Online Program

    Our Online Program also offers flexibility and has benchmark goals to keep students on track. There are no in-class meetings with our instructor; however, students engage in weekly online discussions with both classmates and their instructor. This learning format is best suited for students that enjoy making their own schedule as they reach short-term goals and who thrive on continued engagement.

    Questions about which program would work best for you?

    Call 866.615.3276 to speak with an admissions counselor.

    How the Hybrid Online Class Work

    The course material for both hybrid and online formats are accessed via Moodle, an online learning platform that provides a personalized learning environment for our students. Since all coursework is submitted on Moodle, students can trust that all completed assignments are organized, secure and visible to their instructor in real time. Moodle also offers time management tools and interactive assignments, catering to the vast needs of students.

    Opportunities for alternate scheduling are available online, as well as rolling admissions for the 6 month in-class hybrid experience to meet the needs of the working professional. Finely honed curriculum focuses on a science-based addiction education enabling professionals to provide the highest quality addiction counseling to individuals dealing with substance abuse or addiction.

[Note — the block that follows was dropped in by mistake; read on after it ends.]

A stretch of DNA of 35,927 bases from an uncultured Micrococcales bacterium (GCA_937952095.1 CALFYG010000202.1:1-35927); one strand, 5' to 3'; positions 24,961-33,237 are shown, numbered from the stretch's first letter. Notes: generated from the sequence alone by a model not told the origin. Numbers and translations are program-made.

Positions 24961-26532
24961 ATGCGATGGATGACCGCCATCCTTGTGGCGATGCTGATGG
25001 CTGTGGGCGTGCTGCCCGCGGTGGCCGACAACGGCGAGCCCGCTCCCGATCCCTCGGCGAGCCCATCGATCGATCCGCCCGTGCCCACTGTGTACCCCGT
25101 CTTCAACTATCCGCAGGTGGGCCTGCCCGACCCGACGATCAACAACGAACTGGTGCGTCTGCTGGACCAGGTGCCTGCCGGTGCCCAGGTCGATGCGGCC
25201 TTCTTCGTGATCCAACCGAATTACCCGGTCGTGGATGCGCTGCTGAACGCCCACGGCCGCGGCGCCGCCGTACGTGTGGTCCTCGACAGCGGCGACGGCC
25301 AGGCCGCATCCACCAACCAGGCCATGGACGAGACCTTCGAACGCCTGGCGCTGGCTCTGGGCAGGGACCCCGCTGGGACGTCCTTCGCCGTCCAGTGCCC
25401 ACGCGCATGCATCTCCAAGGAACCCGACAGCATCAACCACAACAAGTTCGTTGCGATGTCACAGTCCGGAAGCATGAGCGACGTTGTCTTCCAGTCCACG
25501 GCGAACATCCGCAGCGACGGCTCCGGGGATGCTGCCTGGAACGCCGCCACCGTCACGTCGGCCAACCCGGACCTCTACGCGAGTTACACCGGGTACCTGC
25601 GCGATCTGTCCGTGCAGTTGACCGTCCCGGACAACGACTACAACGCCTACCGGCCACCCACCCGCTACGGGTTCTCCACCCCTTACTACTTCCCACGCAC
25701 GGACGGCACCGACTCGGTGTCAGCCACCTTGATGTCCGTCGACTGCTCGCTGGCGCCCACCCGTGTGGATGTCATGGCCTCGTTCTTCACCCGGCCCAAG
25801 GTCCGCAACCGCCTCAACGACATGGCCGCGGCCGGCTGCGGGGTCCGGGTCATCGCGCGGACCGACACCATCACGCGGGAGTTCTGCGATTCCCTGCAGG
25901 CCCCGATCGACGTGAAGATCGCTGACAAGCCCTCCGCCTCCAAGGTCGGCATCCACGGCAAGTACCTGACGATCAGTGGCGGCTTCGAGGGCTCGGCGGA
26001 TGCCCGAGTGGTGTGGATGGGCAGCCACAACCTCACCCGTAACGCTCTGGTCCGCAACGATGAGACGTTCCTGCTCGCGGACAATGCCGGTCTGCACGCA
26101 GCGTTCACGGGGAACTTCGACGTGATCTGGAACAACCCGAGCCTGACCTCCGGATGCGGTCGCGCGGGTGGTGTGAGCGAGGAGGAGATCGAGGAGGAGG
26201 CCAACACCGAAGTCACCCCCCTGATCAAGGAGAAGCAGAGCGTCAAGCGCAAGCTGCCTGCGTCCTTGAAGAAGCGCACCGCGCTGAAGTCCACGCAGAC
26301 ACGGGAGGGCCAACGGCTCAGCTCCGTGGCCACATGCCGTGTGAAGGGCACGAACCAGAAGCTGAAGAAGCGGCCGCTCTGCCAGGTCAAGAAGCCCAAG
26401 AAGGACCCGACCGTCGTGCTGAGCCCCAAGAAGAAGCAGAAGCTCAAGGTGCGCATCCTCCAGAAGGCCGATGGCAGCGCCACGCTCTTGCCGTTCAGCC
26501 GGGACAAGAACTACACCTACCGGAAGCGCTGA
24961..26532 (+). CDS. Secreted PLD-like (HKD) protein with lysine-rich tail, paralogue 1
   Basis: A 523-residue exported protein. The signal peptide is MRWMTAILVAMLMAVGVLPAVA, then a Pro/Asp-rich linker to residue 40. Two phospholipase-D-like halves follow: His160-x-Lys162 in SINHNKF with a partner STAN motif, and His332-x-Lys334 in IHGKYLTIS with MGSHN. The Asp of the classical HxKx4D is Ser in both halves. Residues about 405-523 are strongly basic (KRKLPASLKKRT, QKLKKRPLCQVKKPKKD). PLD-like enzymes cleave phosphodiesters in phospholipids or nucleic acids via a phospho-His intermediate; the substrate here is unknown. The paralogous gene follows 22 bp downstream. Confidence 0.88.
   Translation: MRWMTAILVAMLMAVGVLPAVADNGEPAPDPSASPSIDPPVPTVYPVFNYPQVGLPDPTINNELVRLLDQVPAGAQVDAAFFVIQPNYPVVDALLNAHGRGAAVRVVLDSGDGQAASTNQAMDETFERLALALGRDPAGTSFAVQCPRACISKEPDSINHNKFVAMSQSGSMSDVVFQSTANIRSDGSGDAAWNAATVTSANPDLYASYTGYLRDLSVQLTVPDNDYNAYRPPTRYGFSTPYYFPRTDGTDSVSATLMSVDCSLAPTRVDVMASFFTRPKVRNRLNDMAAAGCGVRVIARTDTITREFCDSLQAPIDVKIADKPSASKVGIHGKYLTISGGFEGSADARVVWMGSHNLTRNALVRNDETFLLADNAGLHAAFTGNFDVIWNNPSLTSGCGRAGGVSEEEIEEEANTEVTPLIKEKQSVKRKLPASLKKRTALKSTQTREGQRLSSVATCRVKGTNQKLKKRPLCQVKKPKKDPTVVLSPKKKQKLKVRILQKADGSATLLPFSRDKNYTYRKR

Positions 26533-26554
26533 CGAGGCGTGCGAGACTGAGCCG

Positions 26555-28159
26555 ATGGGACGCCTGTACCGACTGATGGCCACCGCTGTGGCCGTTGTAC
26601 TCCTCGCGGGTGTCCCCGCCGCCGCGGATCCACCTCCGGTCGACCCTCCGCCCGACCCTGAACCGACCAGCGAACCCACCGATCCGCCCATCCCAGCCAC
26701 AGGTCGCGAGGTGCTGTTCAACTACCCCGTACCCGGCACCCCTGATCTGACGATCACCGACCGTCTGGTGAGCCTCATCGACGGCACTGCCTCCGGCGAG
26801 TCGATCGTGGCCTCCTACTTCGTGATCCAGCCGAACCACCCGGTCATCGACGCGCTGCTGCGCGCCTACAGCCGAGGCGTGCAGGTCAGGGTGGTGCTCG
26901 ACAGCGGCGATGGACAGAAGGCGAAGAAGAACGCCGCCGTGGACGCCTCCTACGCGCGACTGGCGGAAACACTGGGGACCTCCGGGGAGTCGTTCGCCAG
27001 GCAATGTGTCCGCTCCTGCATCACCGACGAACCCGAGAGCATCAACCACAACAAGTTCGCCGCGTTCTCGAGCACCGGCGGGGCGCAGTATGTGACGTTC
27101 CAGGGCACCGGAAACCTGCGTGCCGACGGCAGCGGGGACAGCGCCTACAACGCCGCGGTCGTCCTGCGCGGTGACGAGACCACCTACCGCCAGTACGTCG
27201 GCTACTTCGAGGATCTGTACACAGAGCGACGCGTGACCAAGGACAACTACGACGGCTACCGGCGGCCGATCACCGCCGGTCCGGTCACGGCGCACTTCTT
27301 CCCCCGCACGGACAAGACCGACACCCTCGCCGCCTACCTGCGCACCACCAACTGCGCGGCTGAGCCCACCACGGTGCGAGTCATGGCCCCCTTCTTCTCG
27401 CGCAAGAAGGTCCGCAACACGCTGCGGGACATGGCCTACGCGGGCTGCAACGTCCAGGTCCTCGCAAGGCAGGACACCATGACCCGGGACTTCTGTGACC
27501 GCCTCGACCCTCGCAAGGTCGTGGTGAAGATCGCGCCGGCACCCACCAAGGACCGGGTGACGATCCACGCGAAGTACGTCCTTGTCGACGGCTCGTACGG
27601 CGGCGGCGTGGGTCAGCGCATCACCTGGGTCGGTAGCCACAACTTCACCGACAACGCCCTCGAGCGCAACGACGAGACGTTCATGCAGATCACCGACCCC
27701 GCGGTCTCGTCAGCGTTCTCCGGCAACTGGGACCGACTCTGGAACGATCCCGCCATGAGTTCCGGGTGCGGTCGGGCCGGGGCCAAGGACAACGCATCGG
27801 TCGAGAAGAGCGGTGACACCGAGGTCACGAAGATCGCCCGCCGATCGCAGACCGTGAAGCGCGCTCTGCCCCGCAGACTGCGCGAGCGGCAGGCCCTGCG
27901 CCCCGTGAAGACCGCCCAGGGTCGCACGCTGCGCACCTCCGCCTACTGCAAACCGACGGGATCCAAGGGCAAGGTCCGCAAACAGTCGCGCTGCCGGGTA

Why Become a Substance Abuse Counselor with SCSAS?

    The field of alcohol and drug treatment is growing and evolving at an accelerated rate. With the more widely accepted “disease” model of addiction, those with substance abuse issues are increasingly deemed as ‘sick’ rather than ‘morally corrupt’. With this recent, insightful understanding, the demand for addiction treatment along with substance abuse counselors has inflated; therefore serious applicants generally have no issue finding a suitable job. Even at entry level drug and alcohol counseling positions, substance abuse professionals are estimated to start out earning greater than $42,000/year. …Read More Sober College School of Addiction Studies will provide you with the techniques to work with individuals, groups, and families in both theory, and through practical application. Our program is designed for aspiring addiction counselors who have a passion to counsel those who are currently suffering from the effects of substance abuse. The perfect candidate for this program has a desire to assist individuals in recovery through identifying behaviors and problems relating to their addictions and then providing support for behavioral change and maintenance of sobriety. Show Less.